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I have a cron job which runs a script to unrar all files in a certain directory (/rared for argument's sake) and place the expanded files in /unrared. I would like to change this script so that it deletes the original rar archives from /rared only if they successfully extracted.

This does not mean that unrar has reported that they have been fully extracted, because I have had data corruption during decompression before.

Ideally (pie-in-the-sky, just to give you an idea of what I'm shooting for,) the unrar program would include this functionality, comparing an expected md5sum value with the actual md5sum value and only deleting the archive if they match. I don't mind scripting this entire process if I have to, but there must be a better way than unraring twice and comparing md5sums.

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Reposted as non-community-wiki (original deleted) –  Jeremy Oct 14 '10 at 5:57
    
I have a straaaange feeling I'm gonna have to offer a bounty on this one! But I'll lose the right to post bounties :/ #zerothworldproblems –  Jeremy Oct 14 '10 at 6:04
    
If unrar doesn't report data corruption, I'd rather check my disk/filesystem/memory for errors... –  JanC Oct 14 '10 at 15:05
    
It doesn't happen often (only seen it once or twice in years), but I don't want to risk losing a huge chunk of data because I didn't want to have to write a script to confirm that it extracted properly –  Jeremy Oct 14 '10 at 15:36
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2 Answers 2

up vote 3 down vote accepted

A friend of mine has been working on a bash shell script to do this which is on github here.

https://github.com/arfoll/unrarall

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Awesome, thanks man. I'll check it out. –  Jeremy Jan 11 '11 at 22:15
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This is the script I have so far, it first checks if there is a current unrar operation running, and exits if there is (don't want to swamp the disk with heaps of read/writes). It then unRARs all files in /rared which have not already been unRARed, placing extracted files in /unrared. It does not yet check the extracted files or delete the archives:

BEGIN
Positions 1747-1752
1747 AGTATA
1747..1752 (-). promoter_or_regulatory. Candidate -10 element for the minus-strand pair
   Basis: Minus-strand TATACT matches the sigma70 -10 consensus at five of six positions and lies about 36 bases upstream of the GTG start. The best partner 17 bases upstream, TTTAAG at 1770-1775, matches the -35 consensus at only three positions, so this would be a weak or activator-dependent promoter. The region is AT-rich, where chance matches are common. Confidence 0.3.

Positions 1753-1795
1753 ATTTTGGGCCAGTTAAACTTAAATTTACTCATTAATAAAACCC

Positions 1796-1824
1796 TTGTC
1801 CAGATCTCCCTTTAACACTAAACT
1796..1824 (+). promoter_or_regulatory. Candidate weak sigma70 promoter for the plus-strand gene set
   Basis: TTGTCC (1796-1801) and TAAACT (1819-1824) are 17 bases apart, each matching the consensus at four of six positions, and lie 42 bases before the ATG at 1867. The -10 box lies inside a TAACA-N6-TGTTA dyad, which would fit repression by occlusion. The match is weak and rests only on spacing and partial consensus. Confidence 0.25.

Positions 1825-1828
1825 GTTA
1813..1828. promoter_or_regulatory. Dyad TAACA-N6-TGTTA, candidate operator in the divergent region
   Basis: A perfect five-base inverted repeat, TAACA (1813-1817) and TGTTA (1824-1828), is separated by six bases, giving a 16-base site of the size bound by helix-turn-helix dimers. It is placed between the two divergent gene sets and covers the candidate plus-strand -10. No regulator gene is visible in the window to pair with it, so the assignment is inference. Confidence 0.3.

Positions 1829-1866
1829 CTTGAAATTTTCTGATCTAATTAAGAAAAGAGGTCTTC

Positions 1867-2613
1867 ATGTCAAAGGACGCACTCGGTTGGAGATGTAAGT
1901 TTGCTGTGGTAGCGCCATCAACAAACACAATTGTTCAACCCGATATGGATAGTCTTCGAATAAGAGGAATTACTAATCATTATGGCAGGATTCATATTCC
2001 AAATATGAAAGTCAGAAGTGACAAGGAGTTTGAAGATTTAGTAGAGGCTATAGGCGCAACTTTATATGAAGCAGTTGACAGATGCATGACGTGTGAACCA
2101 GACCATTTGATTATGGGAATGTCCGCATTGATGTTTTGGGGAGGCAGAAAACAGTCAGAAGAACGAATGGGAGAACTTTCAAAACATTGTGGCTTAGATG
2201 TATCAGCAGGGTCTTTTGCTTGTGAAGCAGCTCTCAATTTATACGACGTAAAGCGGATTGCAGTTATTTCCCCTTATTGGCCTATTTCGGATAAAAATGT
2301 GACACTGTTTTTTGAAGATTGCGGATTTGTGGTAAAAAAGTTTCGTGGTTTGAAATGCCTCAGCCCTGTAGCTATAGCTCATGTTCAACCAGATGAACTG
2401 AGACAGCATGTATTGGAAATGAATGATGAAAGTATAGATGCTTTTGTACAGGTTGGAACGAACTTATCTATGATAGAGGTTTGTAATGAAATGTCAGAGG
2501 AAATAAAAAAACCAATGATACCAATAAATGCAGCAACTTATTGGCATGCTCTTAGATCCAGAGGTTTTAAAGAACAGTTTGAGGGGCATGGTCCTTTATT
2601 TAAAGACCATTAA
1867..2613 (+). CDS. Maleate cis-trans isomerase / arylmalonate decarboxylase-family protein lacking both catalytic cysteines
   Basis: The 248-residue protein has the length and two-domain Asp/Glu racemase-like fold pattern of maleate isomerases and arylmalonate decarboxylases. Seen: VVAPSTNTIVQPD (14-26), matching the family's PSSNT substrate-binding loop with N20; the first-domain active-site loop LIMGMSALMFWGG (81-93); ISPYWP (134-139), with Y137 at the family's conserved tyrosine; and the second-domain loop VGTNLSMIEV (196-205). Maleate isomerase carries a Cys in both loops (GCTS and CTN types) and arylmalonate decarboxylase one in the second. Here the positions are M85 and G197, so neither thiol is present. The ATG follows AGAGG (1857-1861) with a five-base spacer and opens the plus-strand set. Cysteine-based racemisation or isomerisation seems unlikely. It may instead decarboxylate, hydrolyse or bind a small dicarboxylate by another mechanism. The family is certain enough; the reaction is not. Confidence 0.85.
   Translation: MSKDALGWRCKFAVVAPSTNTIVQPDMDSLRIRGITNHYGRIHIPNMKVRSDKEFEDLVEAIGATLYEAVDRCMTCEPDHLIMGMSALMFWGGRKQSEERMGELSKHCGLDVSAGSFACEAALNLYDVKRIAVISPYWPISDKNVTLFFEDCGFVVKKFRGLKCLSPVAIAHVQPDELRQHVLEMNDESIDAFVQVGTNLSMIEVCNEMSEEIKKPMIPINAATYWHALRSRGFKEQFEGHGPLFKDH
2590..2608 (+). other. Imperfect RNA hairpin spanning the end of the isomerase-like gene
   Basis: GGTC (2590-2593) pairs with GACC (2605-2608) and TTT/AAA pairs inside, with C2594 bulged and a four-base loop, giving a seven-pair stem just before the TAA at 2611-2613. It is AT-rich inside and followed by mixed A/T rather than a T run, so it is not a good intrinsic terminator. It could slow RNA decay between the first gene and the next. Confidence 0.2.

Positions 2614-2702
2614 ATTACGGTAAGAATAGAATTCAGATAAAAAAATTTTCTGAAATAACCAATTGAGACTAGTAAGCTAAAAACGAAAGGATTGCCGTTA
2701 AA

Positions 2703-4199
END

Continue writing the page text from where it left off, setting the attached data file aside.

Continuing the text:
[root@localhost rared]# cat unrarall 

#!/bin/sh

# First check if there is an "unrar" running already, if so, exit.

if ps -ef | grep -v grep | grep -v unrarall | grep unrar ; then
        exit 0
else

# This line probably unnecessary
PATH=$PATH:/usr/bin/


# The RARs I download are always multi-part, so I have to find the
#   first file in the archive and extract only that. This is done
#   using the "find" command. -exec means "run this command on the
#   file" and the filename is substituted wherever {} is 

find /rared/ -name "*part01.rar" -exec unrar -y -o- x \{\} /unrared/ \;
find /rared/ -name "*part001.rar" -exec unrar -y -o- x \{\} /unrared/ \;
find /rared/ -name "*.r00" -exec unrar -y -o- x \{\} /unrared \; 

# If you only want .rar files, comment out the above 3 lines and
#   uncomment the one below

# find /rared/ -name "*.rar" -exec unrar -y -o- x \{\} /unrared/ \;

fi

This is the crontab entry which accompanies it:

# m h dom mon dow   command
  * * *   *   *     rared/unrarall > /dev/null
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Notes on unrar flags for anyone reading the script: "-y" means "answer yes to all questions" and "-o-" means "do not overwrite existing files when decompressing" –  Jeremy Oct 14 '10 at 6:05
    
Ok, so it turns out that unrar has a return code, which will at least tell me if all of the parts of the rar were present, and a file was extracted from them, if not getting me to the md5sum stage. I'll post an updated script when I've played around with $? –  Jeremy Oct 18 '10 at 12:57
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